Sequestration and Nonprofits

budget-cuts1-jpgThe sequester had visible and painful effects on the FAA, resulting in flight delays and an outcry from travelers and airlines. So Congress acted quickly to allow flexibility to the FAA to set its own budget priorities and to keep air traffic controllers on the job.

So what about other organizations feeling the effects of the sequester? Will there be fixes for programs facing budget cuts? Will there be allowances for Head Start, Meals on Wheels, food safety, medical research? The list continues. Budget cuts will soon be felt by many more. What can be done to create a sense of urgency to get this fixed?

Nonprofit Quarterly addresses the issue in this article – Sequestration Cuts Taking Their Toll.

Global NGOs Spend More on Accounting Than Multinationals

accountingThe Harvard Business Review’s HBR Blog Network posted an interesting article about spending on accounting for organizations. It noted that NGOs with global operations spend significantly more on tracking finances than for-profit multinational companies. The restrictions placed on the use of funds by contributors and the resulting lack of general operating support cause many organizations to struggle to grow the necessary management capabilities and systems to effectively manage operations and growth.

Read the article here – Global NGOs Spend More on Accounting Than Multinationals  – and let us know your thoughts.

Q&A with an Author of Not-for-Profit Entities Audit and Accounting Guide

Non-Profits Talk co-author Tim McCutcheon spent four years serving on the revision team as part of AICPA’s National NPO Expert Panel and Audit Guide Task Force. The Guide is available today in hard copy format. Following is a brief Q&A with Tim on the new edition.TimMccutcheon

Why did the Guide need a major overhaul? The Not-for-Profit Entities Audit and Accounting Guide was first published following sweeping changes to the accounting standards for not-for-profit entities made by the Financial Accounting Standards Board (FASB) in 1995. Although it has been regularly updated, the industry has continued to evolve; diversity in practice, confusion over the application of standards to new kinds of transactions and structures, and certain gaps in the subject material made it a good idea to take a fresh look.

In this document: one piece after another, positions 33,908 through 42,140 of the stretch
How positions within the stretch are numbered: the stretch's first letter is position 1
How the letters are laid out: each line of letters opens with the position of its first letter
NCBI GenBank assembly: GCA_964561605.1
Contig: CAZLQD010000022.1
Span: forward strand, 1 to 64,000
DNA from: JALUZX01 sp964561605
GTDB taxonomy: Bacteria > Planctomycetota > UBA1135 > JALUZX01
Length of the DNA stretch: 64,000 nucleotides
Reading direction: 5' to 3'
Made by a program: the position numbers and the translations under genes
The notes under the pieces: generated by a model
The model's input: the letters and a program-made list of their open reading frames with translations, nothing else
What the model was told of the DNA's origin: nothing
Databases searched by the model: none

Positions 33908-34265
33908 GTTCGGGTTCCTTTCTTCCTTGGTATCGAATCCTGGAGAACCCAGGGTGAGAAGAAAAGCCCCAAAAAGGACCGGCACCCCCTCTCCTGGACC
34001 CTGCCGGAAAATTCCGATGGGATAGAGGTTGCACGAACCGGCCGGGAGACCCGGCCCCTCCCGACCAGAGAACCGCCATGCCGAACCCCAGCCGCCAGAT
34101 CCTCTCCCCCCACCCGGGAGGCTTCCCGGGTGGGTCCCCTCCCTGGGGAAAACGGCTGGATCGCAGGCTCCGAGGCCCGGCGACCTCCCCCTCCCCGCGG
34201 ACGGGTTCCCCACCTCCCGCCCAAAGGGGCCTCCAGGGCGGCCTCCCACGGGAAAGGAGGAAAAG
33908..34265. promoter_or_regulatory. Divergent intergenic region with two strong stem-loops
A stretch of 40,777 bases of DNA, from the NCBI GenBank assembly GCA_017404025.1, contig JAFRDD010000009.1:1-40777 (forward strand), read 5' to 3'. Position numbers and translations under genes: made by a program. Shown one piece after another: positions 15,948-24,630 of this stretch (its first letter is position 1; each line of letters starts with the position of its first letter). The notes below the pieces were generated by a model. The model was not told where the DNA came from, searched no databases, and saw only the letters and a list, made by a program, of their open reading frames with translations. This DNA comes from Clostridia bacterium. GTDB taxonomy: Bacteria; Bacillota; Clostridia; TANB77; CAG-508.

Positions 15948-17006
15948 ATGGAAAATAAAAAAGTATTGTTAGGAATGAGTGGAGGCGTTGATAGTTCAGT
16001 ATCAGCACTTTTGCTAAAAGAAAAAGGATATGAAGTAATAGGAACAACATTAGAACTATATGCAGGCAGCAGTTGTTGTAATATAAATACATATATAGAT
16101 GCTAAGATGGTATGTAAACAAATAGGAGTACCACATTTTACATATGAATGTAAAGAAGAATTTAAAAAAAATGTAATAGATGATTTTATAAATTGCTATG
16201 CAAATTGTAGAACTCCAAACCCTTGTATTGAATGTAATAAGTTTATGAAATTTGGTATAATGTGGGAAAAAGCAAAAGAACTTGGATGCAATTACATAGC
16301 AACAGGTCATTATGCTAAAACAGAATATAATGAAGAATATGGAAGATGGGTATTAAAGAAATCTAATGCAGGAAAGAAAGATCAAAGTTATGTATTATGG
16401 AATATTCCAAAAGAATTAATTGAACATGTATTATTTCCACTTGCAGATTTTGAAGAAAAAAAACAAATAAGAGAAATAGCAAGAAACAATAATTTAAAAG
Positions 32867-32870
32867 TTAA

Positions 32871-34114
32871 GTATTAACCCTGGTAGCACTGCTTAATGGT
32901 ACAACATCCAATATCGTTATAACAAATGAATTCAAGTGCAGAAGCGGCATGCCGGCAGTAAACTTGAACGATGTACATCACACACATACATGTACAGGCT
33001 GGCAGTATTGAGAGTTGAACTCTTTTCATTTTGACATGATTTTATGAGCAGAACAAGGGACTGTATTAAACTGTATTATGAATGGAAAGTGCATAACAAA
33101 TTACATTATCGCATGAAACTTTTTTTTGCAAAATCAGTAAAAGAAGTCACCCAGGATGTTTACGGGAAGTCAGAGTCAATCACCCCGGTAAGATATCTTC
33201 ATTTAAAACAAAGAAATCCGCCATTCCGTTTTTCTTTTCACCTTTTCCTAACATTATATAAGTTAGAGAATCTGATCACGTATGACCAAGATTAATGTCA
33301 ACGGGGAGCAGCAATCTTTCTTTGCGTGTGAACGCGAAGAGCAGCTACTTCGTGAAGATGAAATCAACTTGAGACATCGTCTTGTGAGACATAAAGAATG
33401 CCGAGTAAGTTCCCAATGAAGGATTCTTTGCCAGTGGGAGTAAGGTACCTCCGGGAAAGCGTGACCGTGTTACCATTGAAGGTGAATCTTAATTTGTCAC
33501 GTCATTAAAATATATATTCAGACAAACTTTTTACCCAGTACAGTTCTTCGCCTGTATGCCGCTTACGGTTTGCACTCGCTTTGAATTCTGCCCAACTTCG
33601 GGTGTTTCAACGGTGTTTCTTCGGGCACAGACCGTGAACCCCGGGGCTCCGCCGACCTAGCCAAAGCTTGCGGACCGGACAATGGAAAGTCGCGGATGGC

What are the most important changes to the Guide? The Guide has been expanded and enhanced significantly.

Expanded sections include:

  • Guidance and examples for reporting relationships with other not-for-profits, for-profits, partnerships, and financially interrelated entities.
  • Municipal bond debt, third-party credit enhancements, capitalization of interest, extinguishments and debt modifications, and the effects of terms (such as subjective acceleration clauses) on the classification of debt.
  • The legal and regulatory environment.

Entirely new content includes:

  • Reporting and measuring noncash gifts, including gifts in kind such as contributions of fundraising or informational materials, advertising, below-market interest rate loans, and bargain purchases.
  • A chapter on program-related investments and microfinance loans.
  • Guidance on fiduciary responsibilities to meet donor restrictions and for reporting the expiration of donor-imposed restrictions.

Other important changes are:

  • Updates to auditing content to conform to the results of the ASB clarity project, including coverage of audit planning, risk assessment and design of testing, evaluation of misstatements, auditor communications, going-concern considerations, and an overview of group audits.
  • Suggestions for audit procedures an auditor might consider as a supplement to the risk assessment procedures.

Is the Guide intended for auditors only? Non-profit managers, board members, auditors, and others interested in accounting and financial reporting considerations will find the guide useful. Chapters 2 and 15, in particular, will be of interest to a broad audience and are “must-reads.”

Are there any big surprises in the Guide, or anything likely to be controversial? That’s difficult to gauge. The sheer size of the Guide will surprise some. Others will be surprised at the technical complexities inherent in the proper accounting and financial reporting of not-for-profit entities, and the intersection of the legal aspects of transactions with the underlying financial reporting.

How can new users, or users not very familiar with the old Guide “get into” the Guide? First, don’t try to read it cover-to-cover! Do read Chapters 2 and 15 for general background. Then, as curiosity, issues or questions arise, scan the Table of Contents, and if you can’t find your issue there, try the Subject Index, which is much more detailed. If you are looking for a particular source of guidance, scan the Index of Pronouncements and Other Technical Guidance. For definitions of terms, check the Glossary.